Medco Energi US, L.L.C. v. Sea Robin Pipeline Co., L.L.C.


UNPUBLISHED OPINION FILED. [12-30791 Affirmed ] Judge: EMG , Judge: LHS , Judge: CH Mandate pull date is 07/23/2013 [12-30791]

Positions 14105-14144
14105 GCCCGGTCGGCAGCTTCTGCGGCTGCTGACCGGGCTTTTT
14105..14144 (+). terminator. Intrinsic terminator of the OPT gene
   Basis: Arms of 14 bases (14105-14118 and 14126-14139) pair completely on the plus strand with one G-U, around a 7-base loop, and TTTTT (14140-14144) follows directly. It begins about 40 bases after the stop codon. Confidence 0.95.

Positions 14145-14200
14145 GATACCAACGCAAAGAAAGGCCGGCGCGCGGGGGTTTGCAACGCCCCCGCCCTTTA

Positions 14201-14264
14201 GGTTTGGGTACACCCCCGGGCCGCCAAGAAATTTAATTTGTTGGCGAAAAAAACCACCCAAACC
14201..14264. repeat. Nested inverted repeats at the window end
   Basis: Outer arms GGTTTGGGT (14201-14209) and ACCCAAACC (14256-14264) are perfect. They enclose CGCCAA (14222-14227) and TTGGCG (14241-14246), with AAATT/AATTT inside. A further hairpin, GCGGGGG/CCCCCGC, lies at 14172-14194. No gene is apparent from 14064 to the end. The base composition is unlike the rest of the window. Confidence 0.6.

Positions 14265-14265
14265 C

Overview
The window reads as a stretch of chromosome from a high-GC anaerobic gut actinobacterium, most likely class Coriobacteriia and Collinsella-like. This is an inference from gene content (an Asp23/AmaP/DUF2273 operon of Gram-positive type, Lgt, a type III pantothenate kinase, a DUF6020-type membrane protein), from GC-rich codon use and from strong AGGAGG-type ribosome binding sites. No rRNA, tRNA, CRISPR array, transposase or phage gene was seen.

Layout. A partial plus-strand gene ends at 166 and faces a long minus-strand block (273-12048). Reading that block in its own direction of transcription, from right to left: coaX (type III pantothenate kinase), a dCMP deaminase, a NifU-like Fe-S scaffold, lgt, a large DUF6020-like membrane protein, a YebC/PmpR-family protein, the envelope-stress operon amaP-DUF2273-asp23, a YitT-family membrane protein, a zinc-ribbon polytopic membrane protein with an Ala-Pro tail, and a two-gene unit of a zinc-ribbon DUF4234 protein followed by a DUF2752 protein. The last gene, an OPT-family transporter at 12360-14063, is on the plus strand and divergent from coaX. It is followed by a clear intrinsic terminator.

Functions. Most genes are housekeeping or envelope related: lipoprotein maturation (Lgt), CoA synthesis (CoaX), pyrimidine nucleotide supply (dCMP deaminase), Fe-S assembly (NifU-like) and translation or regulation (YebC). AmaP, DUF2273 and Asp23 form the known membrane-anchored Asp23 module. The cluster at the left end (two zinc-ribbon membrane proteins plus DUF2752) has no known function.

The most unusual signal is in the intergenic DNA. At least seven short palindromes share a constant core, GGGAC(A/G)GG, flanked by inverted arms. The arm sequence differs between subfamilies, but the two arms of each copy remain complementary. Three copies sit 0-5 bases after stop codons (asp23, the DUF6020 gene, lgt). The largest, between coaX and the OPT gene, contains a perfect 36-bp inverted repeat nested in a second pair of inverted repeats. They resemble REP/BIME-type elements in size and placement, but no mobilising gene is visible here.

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Case: 12-30791 Document: 00512294200 Page: 1 Date Filed: 07/02/2013 IN THE UNITED STATES COURT OF APPEALS United States Court of Appeals FOR THE FIFTH CIRCUIT Fifth Circuit FILED July 2, 2013 No. 12-30791 Lyle W. Cayce Clerk MEDCO ENERGI US, L.L.C., Plaintiff-Appellant v. SEA ROBIN PIPELINE COMPANY, L.L.C., Defendant-Appellee Appeal from the United States District Court for the Western District of Louisiana USDC No. 6:09-CV-971 Before GARZA, SOUTHWICK, and HAYNES, Circuit Judges. PER CURIAM:* Medco Energi US, a natural gas producer, brought Louisiana state law claims against Sea Robin Pipeline Company, a natural gas transporter. The claim was that Sea Robin materially misrepresented to Medco how long it would take to complete repairs to its gas pipeline that was damaged by Hurricane Ike. Medco appeals the district court’s grant of summary judgment in favor of Sea Robin. We AFFIRM. * Pursuant to 5TH CIR. R. 47.5, the court has determined that this opinion should not be published and is not precedent except under the limited circumstances set forth in 5TH CIR. R. 47.5.4. Case: 12-30791 Document: 00512294200 Page: 2 Date Filed: 07/02/2013 No. 12-30791 FACTS Sea Robin transports natural gas via pipeline for producers like Medco from the Outer Continental Shelf to onshore transportation facilities. As a transporter of natural gas, Sea Robin is subject to Federal Energy Regulatory Commission (“FERC”) jurisdiction and operates its pipeline under a tariff approved by FERC. The tariff provides terms and conditions applicable to the services Sea Robin provides to its various classes of customers. In 2008, Sea Robin offered interruptible service to its customers at 1/30th the cost of firm service. The provisions of Sea Robin’s interruptible service tariff provided that its service “shall be provided on an interruptible basis,” and that [t]o the extent that Sea Robin complies with the provisions of its General Terms and Conditions and its Rate Schedule ITS [Interruptible Transportation Service], it shall have no liability to any shipper receiving service under Rate Schedule ITS arising from or related to service thereunder except as provided in such General Terms and Conditions and Rate Schedule ITS. The tariff also provided that “Sea Robin makes no representation, assurance or warranty that capacity will be available on Sea Robin’s Pipeline System at any time” and that “Sea Robin shall not be required to perform service unless all facilities necessary to render the requested service exist and are in good operating condition.” Medco was one of Sea Robin’s interruptible service customers. In September 2008, Hurricane Ike caused over $118 million in damage to Sea Robin’s facilities. While Sea Robin repaired its pipeline, Medco and all other producers in an area in the Gulf known as West Leg were unable to transport gas. Sea Robin initiated FERC proceedings to recover the costs associated with repairing its pipeline. Medco and other parties moved to intervene and protest in the proceedings, but Medco did not pursue its protest beyond filing the motion. Other shippers, though, claimed in the proceeding that “there [were] 2 Case: 12-30791 Document: 00512294200 Page: 3 Date Filed: 07/02/2013 No. 12-30791 questions regarding whether Sea Robin did act expeditiously and efficiently to restore system operations.” FERC found Sea Robin resumed service as quickly as possible after the hurricane. It allowed Sea Robin to impose a surcharge that would allow recovery of its restoration costs over the course of 21.4 years. In May 2009, Medco filed suit in state court in Lafayette Parish, Louisiana, claiming negligence, negligent misrepresentation, detrimental reliance, fraud, and violations of Louisiana’s Unfair Trade Practices Act. Sea Robin removed the case to the United States District Court for the Western District of Louisiana, invoking diversity jurisdiction and arguing the claims arose out of operations on the Outer Continental Shelf. 43 U.S.C. § 1349(b)(1). Medco’s claims were based primarily on its allegation that Sea Robin misrepresented when the pipeline would again be available for use. The claims were based on Sea Robin’s providing “critical notices” after the hurricane about the status of its line. These notices were posted on Sea Robin’s website and emailed to customers. Medco alleged Sea Robin announced in one notice that the pipeline would return to service in early March 2009. Medco closely monitored the progress of Sea Robin’s repairs. Medco was contemplating purchasing another production block that also used Sea Robin’s pipeline. As Medco’s negotiations for the purchase progressed, it sought assurance from Sea Robin that its pipeline would be repaired on schedule. Medco’s president, L. Dale Wooddy, III, contacted Sean Meehan, who oversaw Sea Robin’s critical repair notices. Meehan allegedly assured Wooddy that there were no problems that would prevent the pipeline’s return to service in March 2009 other than possible weather delays or typical small problems that may slightly shift the completion date. Meehan allegedly also told Wooddy there would be no capacity limitations or pressure changes in the line that would affect production from the block Medco intended to purchase. Sea Robin denied that it represented the repairs would be completed by March. 3 Case: 12-30791 Document: 00512294200 Page: 4 Date Filed: 07/02/2013 No. 12-30791 Medco claims it purchased the additional block in reliance on Sea Robin’s representations. When delays in pipeline repairs went beyond the ostensibly promised dates, Medco constructed a gathering line to move production from the newly purchased block to market. Medco claims as damages the approximately $5 million spent to construct the gathering line. Medco also claims damages for the expenses incurred in restoring production from its existing blocks, its inability to get its production to market in a timely manner, and a reduction in the marketable value of its properties. In March 2012, Sea Robin moved for summary judgment. It argued that Medco’s claims were preempted by the Natural Gas Act (“NGA”), 15 U.S.C. §§ 717-717z, or, alternatively, by the filed rate doctrine. The district court granted summary judgment in favor of Sea Robin on both grounds. Medco appealed. DISCUSSION We do not address the validity the district court’s analysis of federal field preemption because we determine that the filed rate doctrine bars Medco’s claims. We review the district court’s grant of summary judgment de novo. O’Hara v. Gen. Motors Corp., 508 F.3d 753, 757 (5th Cir. 2007). FERC regulates transporters and sellers of natural gas in interstate commerce. 15 U.S.C. § 717. Transporters and sellers must file with FERC “schedules,” i.e., tariffs “showing all rates and charges for any transportation or sale subject to the jurisdiction of the Commission, and the classifications, practices, and regulations affecting such rates and charges, together with all contracts which in any manner affect or relate to such rates, charges, classifications, and services,” and charge only what FERC determines is “just and reasonable.” 15 U.S.C. § 717c(a), (c). Any change to rates or services in the tariff must be filed in advance with FERC. 15 U.S.C. § 717c(d). The filed rate doctrine recognizes the broad authority granted to agencies and not to the courts to determine whether the rates, including the services, 4 Case: 12-30791 Document: 00512294200 Page: 5 Date Filed: 07/02/2013 No. 12-30791 classifications, and practices included in the filing, are reasonable. 15 U.S.C. § 717c(c); Ark. La. Gas Co. v. Hall, 453 U.S. 571, 577 (1981). Under the doctrine, “any ‘filed rate’ – that is, one approved by the governing regulatory agency – is per se reasonable and unassailable in judicial proceedings brought by ratepayers.” Tex. Commercial Energy v. TXU Energy, Inc., 413 F.3d 503, 508 (5th Cir. 2005). The doctrine exists because “[i]t would undermine the congressional scheme of uniform rate regulation to allow a [ ] court to award as damages a rate never filed with the [regulatory agency] and thus never found to be reasonable within the meaning of the Act.” Ark. La. Gas Co., 453 U.S. at 579. Behind the doctrine is an anti-discriminatory policy, so it applies in cases involving discriminatory pricing or tariff issues and precludes claims that conflict with a tariff or would vary or enlarge a party’s rights as defined by a tariff. Am. Tel. & Tel. Co. v. Cent. Office Tel., Inc., 524 U.S. 214, 223, 227 (1998) (AT&T).1 “Deviation from [the filed rate] is not permitted upon any pretext.” Louisville & Nashville R.R. Co. v. Maxwell, 237 U.S. 94, 97 (1915). Even if a rate is misrepresented to a customer and the customer relies on that rate, the promised rate will not be enforced if it conflicts with the filed rate. AT&T, 524 U.S. at 222. In AT&T, the Supreme Court explained that rates “do not exist in isolation.” Id. at 223. Filed rates prevent discrimination “only when one knows the services to which they are attached. Any claim for excessive rates can be couched as a claim for inadequate services and vice versa.” Id. The plaintiff in AT&T, Central Office Telephone (“COT”), purchased bulk long-distance service from AT&T and resold it to smaller customers. Id. at 216. COT signed a form stating its service would be governed by the AT&T tariffs. 1 AT&T was decided under the Communications Act, but the same principles apply to the NGA. See Ark. La. Gas Co., 453 U.S. at 577. 5 Case: 12-30791 Document: 00512294200 Page: 6 Date Filed: 07/02/2013 No. 12-30791 Id. at 219. After experiencing problems with AT&T’s network and billing, COT terminated its contract 18 months early. Id. at 219-220. COT also filed suit claiming state law breach of contract and tortious interference with contractual relations (i.e., COT’s relationship with its customers). Id. at 220. Essentially, COT was complaining AT&T had intentionally misrepresented the benefits of its service. Id. The Supreme Court concluded the filed rate doctrine barred COT’s state-law claims. Id. at 226-27. The Court found that the representations made to COT – faster service, allocation of charges, and other matters relating to calling cards and service support – “all pertain to subjects that are specifically addressed by the filed tariff.” Id. at 225. As for the tortious interference claim, the Court found it was “wholly derivative of the contract claim for additional and better services.” Id. at 226. COT could “no more obtain unlawful preferences under the cloak of a tort claim than it can by contract.” Id. at 227. Cases such as the present one and AT&T ask this question: “[W]hen the plaintiff’s claims – at least on their face – do not attempt to challenge a filed rate,” do the claims “implicate the parties’ rights and liabilities under that rate”? Hill v. BellSouth Telecomms., Inc., 364 F.3d 1308, 1315 (11th Cir. 2004). We hold that even if all of Medco’s allegations of misrepresentation are true, allowing Medco to recover damages for its claims would conflict with the filed rate. Under Sea Robin’s tariff, Medco was subject to all conditions established by Sea Robin, including the following provisions: (1) Medco’s service was on an interruptible basis, with no guaranteed right to delivery; (2) Sea Robin made no representation as to the capacity available on its pipeline; (3) neither party had liability “arising out of any manner related to [the tariff]”; and (4) “Sea Robin [was] not [ ] required to perform service unless all facilities necessary to render the requested service exist[ed] and [were] in good operating condition.” Because 6 Case: 12-30791 Document: 00512294200 Page: 7 Date Filed: 07/02/2013 No. 12-30791 Medco only paid for interruptible service subject to these provisions, allowing recovery for damages incurred when it could not use Sea Robin’s pipeline would conflict with the interruptible rate and the provisions of the tariff. Citing AT&T, Medco urges that the filed rate doctrine is only relevant when discriminatory business practices are at issue. Medco categorizes Sea Robin’s supposed misrepresentations as to when it would be ready to resume transportation as an extra-contractual act that did not involve discrimination. Medco is correct that the filed rate doctrine does not bar all state law claims. AT&T, 524 U.S. at 230-31 (Rehnquist, C.J., concurring). Nonetheless, discriminatory privileges “come in many guises, and are not limited to discounted rates.” Id. at 224 (majority opinion). If Medco recovered damages incurred for not being able to use Sea Robin’s pipeline while it was being repaired, it would be a “special advantage” not provided for in the interruptible service rate. See id. This is similar to the claims in AT&T where the Court stated, “even if a carrier intentionally misrepresents its rate and a customer relies on the misrepresentation, the carrier cannot be held to the promised rate if it conflicts with the published tariff.” Id. at 222. The AT&T Court did not allow COT’s claims for misrepresentations about faster service because the tariff governed the speed of service. Similarly, Medco’s claims of misrepresentation about repair times, though “extra-contractual,” involve the specific subject matter of the tariff. Medco contracted for interruptible service with no guaranteed use of the pipeline. It cannot recover for Sea Robin’s alleged misrepresentation or misquotation that conflicts with the tariff and would essentially provide Medco with a “rebate” for the time during which the pipeline was not operable. See id. at 223. The additional guarantee allegedly arising by virtue of the 7 Case: 12-30791 Document: 00512294200 Page: 8 Date Filed: 07/02/2013 No. 12-30791 misrepresentations about an expeditious return to operation is a subject that is “specifically addressed by the filed tariff.” See id. at 225. Medco also argues the filed rate doctrine does not apply because Medco is not suing for a breach of duty arising from the filed tariff. We have held that a tort claim is not barred by the filed rate doctrine provided that the duty allegedly breached is outside the contract. Access Telecom, Inc. v. MCI Telecomms. Corp., 197 F.3d 694, 711 (5th Cir. 1999). In that case, MCI and Access Telecom operated under an agreement whereby Access Telecom reoriginated phone calls through MCI and Telmex, a Mexican company. Id. at 701. Under the filed tariff that controlled this arrangement, if a foreign partner like Telmex threatened to block MCI’s service, MCI was not liable to Access Telecom for halting service. Id. at 701, 711. When Telmex did threaten MCI, MCI not only halted service, it allegedly interfered with Access Telecom’s ability to contract with another provider – thereby breaching duties outside the contract. Id. at 711. Thus, the filed tariff did not bar Access Telecom’s tortious interference claims. Id. Access Telecom’s holding as to tortious interference is fundamentally different from the claims at issue here. The tortious interference claims did “not concern the provision of services which are covered by the filed tariff.” Id. The court’s consideration of tortious interference would have no effect on the filed tariff. Here, the tariff exists to define Sea Robin’s rates and services. Medco’s damages are derived from its inability to use Sea Robin’s pipeline; each of its claims relate directly to the transportation of gas, and thus are subject to the tariff’s provisions. Unlike in Access Telecom where MCI directly interfered with Access Telecom’s ability to do business with another company under circumstances unrelated to the tariff, Medco is seeking recovery for something – pipeline service – that the tariff’s interruptible rate specifically limited. Allowing Medco’s claims to go forward could result in Medco recovering for the 8 Case: 12-30791 Document: 00512294200 Page: 9 Date Filed: 07/02/2013 No. 12-30791 time during which it could not transport natural gas, even though the tariff established it had interruptible service.2 AFFIRMED. 2 For the first time at oral argument, Medco argued that the tariff itself allows claims such as these to proceed. Medco refers to a provision in the tariff that discusses Sea Robin’s liability related to Messenger®, Sea Robin’s electronic communication system. We find no argument regarding this provision in the appellate briefing. The tariff states that Sea Robin expressly disclaims any and all liability for damages to Messenger® Subscriber, except for damages directly attributable to negligence, bad faith, fraud or willful misconduct of [Sea Robin], or to any third parties associated with Messenger® Subscriber’s use of the Messenger® system arising out of or in any manner related to use by Messenger® Subscriber or [Sea Robin] of the Messenger® system, including but not limited to any damages resulting from any one or more of the following: (1) any acts of God or force majeure, including but not limited to sabotage, war, riot, lightning, vermin, fire, floods, electric storms . . . . [Sea Robin’s] liability, if any, shall be limited to direct damages only incurred by the Messenger® Subscriber and shall not extend to consequential, indirect or punitive damages incurred by the Messenger® Subscriber or any damages of any nature whatsoever incurred by third parties. What this quoted provision is supposed to do, its reach and its effect, are not matters to raise for the first time at oral argument. We will not analyze its effect. See Mikeska v. City of Galveston, 451 F.3d 376, 381 (5th Cir. 2006). 9